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Sexual Conditions Health Center

Exposure to Sexually Transmitted Diseases - Topic Overview

Aside from colds and the flu, sexually transmitted infections (STIs) are some of the most widespread infections both in the United States and the world. STIs affect both men and women, and almost half of all STIs occur in people younger than 25 years old. Exposure to an STI can occur any time you have sexual contact with anyone that involves the genitalscamera.gif, the mouth (oral), or the rectum (anal). Exposure is more likely if you have more than one sex partner or do not use condoms. Some STIs can be passed by nonsexual contact, such as by sharing needles or during the delivery of a baby or during breast-feeding. Sexually transmitted infections (STIs) are also called sexually transmitted diseases (STDs).

STIs are a worldwide public health concern because there is more opportunity for STIs to be spread as more people travel and engage in sexual activities. Some STIs have been linked to an increased risk of certain cancers and infection with human immunodeficiency virus (HIV). Pregnant women can spread STIs to their babies. Many people may not have symptoms of an STI but are still able to spread an infection. STI testing can help find problems early on so that treatment can begin if needed. It is important to practice safer sex with all partners, especially if you or they have high-risk sexual behaviors. See the Prevention section of this topic.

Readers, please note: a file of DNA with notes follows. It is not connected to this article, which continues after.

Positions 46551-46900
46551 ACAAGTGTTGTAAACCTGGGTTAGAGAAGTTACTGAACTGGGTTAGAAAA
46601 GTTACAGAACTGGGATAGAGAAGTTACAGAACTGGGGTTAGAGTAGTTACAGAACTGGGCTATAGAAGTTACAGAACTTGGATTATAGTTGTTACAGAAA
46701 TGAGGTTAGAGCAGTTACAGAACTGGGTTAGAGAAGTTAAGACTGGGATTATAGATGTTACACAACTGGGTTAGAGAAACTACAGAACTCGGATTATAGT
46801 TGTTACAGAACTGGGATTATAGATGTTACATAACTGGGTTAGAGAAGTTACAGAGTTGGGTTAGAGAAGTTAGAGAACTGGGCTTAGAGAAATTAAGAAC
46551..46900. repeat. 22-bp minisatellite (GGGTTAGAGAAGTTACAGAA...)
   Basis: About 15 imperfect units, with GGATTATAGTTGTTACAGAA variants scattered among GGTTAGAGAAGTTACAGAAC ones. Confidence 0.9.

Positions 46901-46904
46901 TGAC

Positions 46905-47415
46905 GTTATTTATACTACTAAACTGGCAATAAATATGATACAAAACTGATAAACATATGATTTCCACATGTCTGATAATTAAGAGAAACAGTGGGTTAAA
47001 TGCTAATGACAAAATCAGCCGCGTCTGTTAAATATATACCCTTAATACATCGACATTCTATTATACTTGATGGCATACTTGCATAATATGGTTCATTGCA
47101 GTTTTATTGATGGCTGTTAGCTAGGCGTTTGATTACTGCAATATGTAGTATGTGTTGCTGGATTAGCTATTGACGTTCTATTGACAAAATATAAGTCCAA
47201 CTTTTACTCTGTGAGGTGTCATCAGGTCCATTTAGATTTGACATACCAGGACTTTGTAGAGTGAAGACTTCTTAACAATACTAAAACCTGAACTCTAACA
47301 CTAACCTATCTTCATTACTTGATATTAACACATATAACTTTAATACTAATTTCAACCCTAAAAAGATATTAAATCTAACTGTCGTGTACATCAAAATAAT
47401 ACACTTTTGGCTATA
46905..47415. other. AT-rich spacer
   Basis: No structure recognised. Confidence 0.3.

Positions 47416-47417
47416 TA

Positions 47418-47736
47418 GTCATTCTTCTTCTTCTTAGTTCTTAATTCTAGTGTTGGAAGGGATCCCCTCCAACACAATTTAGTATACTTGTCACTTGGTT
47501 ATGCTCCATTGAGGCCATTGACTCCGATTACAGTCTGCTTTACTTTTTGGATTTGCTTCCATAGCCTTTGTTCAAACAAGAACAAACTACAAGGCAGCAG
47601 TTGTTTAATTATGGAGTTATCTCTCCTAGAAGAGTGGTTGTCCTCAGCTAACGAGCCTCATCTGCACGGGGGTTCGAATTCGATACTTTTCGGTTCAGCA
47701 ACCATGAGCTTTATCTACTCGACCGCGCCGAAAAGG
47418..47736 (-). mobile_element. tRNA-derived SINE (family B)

If you think you may have symptoms of an STI:

  • Do not have sexual contact or activity while waiting for your appointment. This will prevent the spread of the infection.
  • Women should not douche. Douching changes the normal balance of bacteria in the vagina. Douching may flush an infection up into your uterus or fallopian tubes and cause pelvic inflammatory disease (PID).

There are at least 20 different STIs. They can be caused by viruses, bacteria, and protozoa. Some of the most common STIs in the U.S. are:

Bacterial STIs can be treated and cured, but STIs caused by viruses usually cannot be cured. You can get a bacterial STI over and over again, even if it is one that you were treated for and cured of in the past.

Sexually active teenagers and young adults are at high risk for STIs because they have biological changes during the teen years that increase their risk for getting an STI and they may be more likely to:

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WebMD Medical Reference from Healthwise

Last Updated: November 16, 2012
This information is not intended to replace the advice of a doctor. Healthwise disclaims any liability for the decisions you make based on this information.
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